Clutter Control – Determining what to Keep, what to Sell, what to Share

Previously I wrote about my concern about the buildup of clutter in my home. (See “Clutter Control and Visits with Dad” and “It looks Like a Hoarder House”.)

My son and I helped mom and dad move from their mobile home to their first assisted living facility.  Things were in crisis mode at the time of the move (See “Sentinel Event: The Crisis That Changed Everything“].  Therefore we had only about 3 days to empty the mobile home they had occupied for over 25 years.  We had to determine what to move to their new apartment, what to ship north for safekeeping, what to donate and what to dump.

I sent about 5 boxes of photographs, paper medical and financial records, video and audio tapes and other things to my home.  I also boxed up some photographs, audio and video tapes, clothing, furniture, framed pictures and photographs, etc. to move to their apartment in the assisted living facility.  Mom lived to look though her old pictures and frequently asked me over the phone who the individuals in the photos were.

After mom passed away, I had to move dad north to an assisted living facility near my home.  Again I packed everything up for the move.  The apartment in the new assisted living facility was much smaller than the double unit they had in the south.  Therefore a lot of furniture and belongings that they had in their old ALF no longer fit.  I put those items into my garage until I could decide what to do with them.

In addition, after mom’s passing, I spent 2 weeks at my parents’ northern home sorting through the accumulation of a lifetime.  Again I had to determine what was worth keeping, what to donate and what to dump.  I donated all mom’s clothing except those items that were too worn out and those were tossed out.  Mom also had collections of books, jewelry and coins.  Dad had boxes and boxes of audio and video tapes.  Dad had a lot of clothing in that house also.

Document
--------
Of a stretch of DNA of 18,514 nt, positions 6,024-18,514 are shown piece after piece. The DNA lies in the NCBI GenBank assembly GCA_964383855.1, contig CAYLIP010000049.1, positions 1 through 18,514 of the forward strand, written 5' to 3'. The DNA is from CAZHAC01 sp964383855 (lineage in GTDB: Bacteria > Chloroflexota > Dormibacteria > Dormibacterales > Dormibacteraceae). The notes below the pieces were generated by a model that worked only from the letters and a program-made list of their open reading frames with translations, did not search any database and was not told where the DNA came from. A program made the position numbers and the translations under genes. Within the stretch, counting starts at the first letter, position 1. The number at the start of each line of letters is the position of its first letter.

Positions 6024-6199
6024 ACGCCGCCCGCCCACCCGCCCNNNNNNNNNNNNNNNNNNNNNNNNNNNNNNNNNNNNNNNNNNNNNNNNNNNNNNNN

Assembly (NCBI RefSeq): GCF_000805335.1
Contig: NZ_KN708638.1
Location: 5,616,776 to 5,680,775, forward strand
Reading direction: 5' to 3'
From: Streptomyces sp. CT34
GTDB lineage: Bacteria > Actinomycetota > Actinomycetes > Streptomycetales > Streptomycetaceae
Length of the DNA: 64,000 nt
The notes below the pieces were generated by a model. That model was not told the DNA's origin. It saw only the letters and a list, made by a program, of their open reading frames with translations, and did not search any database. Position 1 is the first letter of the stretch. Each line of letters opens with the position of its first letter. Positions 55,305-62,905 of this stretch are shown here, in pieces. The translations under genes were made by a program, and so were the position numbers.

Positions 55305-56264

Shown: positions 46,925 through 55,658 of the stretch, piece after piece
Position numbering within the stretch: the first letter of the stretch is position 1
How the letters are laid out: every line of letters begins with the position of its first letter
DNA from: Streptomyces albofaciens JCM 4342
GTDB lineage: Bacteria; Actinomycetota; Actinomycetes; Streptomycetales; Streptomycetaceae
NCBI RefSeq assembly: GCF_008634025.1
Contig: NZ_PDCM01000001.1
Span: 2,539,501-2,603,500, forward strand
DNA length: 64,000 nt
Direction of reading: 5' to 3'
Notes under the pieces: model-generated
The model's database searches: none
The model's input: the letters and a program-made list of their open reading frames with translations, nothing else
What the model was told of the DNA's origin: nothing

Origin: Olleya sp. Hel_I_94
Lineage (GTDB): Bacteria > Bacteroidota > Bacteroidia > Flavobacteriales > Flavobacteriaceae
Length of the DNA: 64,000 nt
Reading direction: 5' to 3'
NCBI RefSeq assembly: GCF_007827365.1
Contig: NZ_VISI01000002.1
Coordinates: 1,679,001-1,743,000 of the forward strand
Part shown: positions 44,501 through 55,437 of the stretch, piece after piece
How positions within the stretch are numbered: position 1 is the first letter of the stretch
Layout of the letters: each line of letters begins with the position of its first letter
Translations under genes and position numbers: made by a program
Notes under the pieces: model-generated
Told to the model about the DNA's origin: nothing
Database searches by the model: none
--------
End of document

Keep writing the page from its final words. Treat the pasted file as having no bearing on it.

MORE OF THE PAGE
My parents had spent half of each year up north and half in the mobile home in the south.  They had clothes and many other items in both places.  In addition, they had many boxes of photographs in the house that were from their youth, as well as those inherited from family members who had previously passed away.

My brother made several trips here to visit dad in his new assisted living facility.  Each time he brought many boxes my parents’ things I had previously packed.  I have a small townhouse, so whatever didn’t fit in dad’s small apartment ended up in my garage.

This spring my goal was to sort through all the items that had been stored in the garage and in my house and determine what to do with them.  I washed about 10 loads of dad’s clothing and other items, most of which were musty from years of storage in the northern house.  They essentially kept two sets of clothing – one in the mobile home and one in their house – so they could just travel with one suitcase each spring and fall.